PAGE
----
New rules on the taxation of trusts were contained in draft legislation published on 10 December 2014 and were scheduled to be brought into effect on 6 April 2015. As reported in our January update (Taxation of trusts), one of the key aims was to prevent the use of multiple pilot trusts to receive benefits from a deceased person’s residuary estate so that the value of each trust could be kept below the threshold of the nil rate band for inheritance tax purposes. This would save inheritance tax during the life of the trust – potentially lasting for 125 years without the funds ever becoming liable for inheritance tax.

The Budget on Wednesday 18 March saw two surprising developments in the progress of these new rules. First, the new rules will no longer become law on 6 April 2015 but instead will, potentially, be legislated in a future Finance Bill. Second, the proposed rules have been slightly altered; we have drawn your attention to these alterations in the penultimate paragraph below. It is unclear whether, if re-elected, the Government intends to publish amended legislation.

Despite the delay in legislation, the likely impact of the new rules on an individual’s estate planning remains significant where this planning makes use of multiple pilot trusts set up to received funds from the will, and it is important proper consideration is given to the impact the changes may have on your affairs.

Old rules

As explained in our January update, pilot trusts are sleeping discretionary trusts drafted on flexible terms, usually set up with a small sum, that lie inactive waiting for further funds to be added. The familiar tax advantage utilised under the old rules centred on the concept of the pilot trust.

There are three occasions of charge to inheritance tax in the life of such a trust; an entry charge when the trust is set up, an exit charge when trust property leaves the trust, and otherwise 10 year anniversary charges. Traditional planning involves maximising the available nil rate tax amount (currently £325,000) by creating the pilot trust when the settlor has a full or nearly full nil rate amount available, and to avoid setting up the pilot trusts on the same day because the value of those other pilot trusts are included when calculating the tax. This is also the reason the trusts are usually set up with a nominal amount, say £10.

If prepared correctly, each pilot trust will have a full or nearly full nil rate amount of its own for inheritance tax, and when funds are directed to the pilot trust on death, with each pilot trust receiving an amount below the nil rate amount, the trusts should be capable of operating for many years without inheritance tax liabilities arising.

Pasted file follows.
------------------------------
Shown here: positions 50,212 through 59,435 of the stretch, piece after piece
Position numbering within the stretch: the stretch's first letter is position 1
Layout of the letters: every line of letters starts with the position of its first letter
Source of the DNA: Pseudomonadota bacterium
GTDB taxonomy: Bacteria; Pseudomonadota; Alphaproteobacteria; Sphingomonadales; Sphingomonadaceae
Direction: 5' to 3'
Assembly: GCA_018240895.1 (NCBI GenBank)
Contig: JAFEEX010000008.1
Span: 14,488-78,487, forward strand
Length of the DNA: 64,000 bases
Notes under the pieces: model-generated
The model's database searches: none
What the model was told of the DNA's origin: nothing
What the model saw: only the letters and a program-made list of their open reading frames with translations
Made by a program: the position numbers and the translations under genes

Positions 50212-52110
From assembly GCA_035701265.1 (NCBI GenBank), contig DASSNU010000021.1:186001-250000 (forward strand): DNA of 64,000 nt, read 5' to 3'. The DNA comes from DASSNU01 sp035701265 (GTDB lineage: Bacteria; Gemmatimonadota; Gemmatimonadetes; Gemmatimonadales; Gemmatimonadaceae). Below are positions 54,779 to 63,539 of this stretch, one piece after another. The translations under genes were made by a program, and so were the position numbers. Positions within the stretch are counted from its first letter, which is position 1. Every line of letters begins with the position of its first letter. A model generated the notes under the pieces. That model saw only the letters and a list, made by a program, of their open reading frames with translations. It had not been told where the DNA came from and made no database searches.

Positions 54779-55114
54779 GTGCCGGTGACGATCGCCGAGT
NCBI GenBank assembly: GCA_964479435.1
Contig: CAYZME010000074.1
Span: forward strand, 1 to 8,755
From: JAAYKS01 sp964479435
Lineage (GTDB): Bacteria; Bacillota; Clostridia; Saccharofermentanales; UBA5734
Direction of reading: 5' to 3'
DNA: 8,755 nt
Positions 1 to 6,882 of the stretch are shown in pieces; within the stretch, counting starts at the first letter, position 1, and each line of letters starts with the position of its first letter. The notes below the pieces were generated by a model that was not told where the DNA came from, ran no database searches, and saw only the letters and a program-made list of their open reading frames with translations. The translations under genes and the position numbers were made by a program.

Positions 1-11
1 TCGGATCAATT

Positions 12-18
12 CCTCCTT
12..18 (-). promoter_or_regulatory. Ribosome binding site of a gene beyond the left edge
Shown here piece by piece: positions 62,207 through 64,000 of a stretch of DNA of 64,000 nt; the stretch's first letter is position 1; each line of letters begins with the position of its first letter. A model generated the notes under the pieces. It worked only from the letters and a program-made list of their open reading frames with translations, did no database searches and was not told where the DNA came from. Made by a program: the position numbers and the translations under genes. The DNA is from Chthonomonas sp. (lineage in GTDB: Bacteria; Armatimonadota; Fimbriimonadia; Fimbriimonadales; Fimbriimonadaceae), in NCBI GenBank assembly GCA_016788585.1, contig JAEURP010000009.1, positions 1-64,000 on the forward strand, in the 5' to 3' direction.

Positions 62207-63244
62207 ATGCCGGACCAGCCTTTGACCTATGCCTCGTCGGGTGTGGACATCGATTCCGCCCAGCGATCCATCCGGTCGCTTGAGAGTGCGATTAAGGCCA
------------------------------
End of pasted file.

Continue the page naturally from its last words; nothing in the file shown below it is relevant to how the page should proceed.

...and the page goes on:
Proposed new rules

The crucial change is the concept of a ‘same-day addition’ included in the tax calculation of a trust. Whereas before, only the value of trusts set up on the same day were included in the calculation, now the value of other trusts to which value is added on the same day by the settlor, is included in the calculation, as well as the initial value of those other trusts irrespective of when they were set up.

Take the example of an individual directing his residuary estate to three pilot trusts, each receiving £250,000 on death, and each trust having its own full nil rate amount (£325,000). Applying the old rules the relevant value for inclusion in the tax calculation for each trust is well below the current nil rate threshold and no tax would be due at the time of a taxable event. Applying the new rules, the relevant value includes the value of all three pilot trusts because funds were added to the trusts on the same day. The relevant value is now £750,000 and thus well in excess of the nil rate threshold, which means the previous tax benefits of the pilot trust arrangement are lost, and each pilot trust will be liable to tax at the time of a taxable event. In numerical terms, a tax charge of 6% every ten years compared with the previous expectation of 0% every ten years plus exit charges may be the result.

Existing pilot trusts created under old rules – limited scope for continued enjoyment

If you have set up pilot trusts before 10 December 2014 and not made same-day additions to those trusts after that date, then these still fall under the old rules and retain their tax advantage, subject to transitional rules. This only applies so long as no further same-day additions are made. You must be careful that you do not make same-day additions to more than one trust or the tax advantage will be lost.

Transitional rules exist to allow property to be added to an existing pilot trust after 10 December 2014 without the new rules applying, but only if the addition is made by will and the provisions of the will are ‘in substance the same as they were immediately before 10 December 2014’, and the individual dies before 6 April 2016.

18 March 2015 Budget – alterations to draft legislation

In the March 2015 Budget, the Government has softened some of its proposals contained in the draft legislation of 10 December 2014. There was concern that small same day additions to a number of trusts (eg amounts paid by the settlor into the trust to cover trustee fees) would result in the property in those trusts being caught by the same-day addition rules. However, there will now be no same-day addition where the value of an addition is £5,000 or less.

The transitional rules for distributions from an estate have been extended so that the old rules will apply in cases where death takes place before 6 April 2017.

Although the Budget announcement has delayed the pressing need to consider these issues, the reality is that you should revisit your planning in the context of the proposed changes, and seek advice when considering making additions to existing trusts.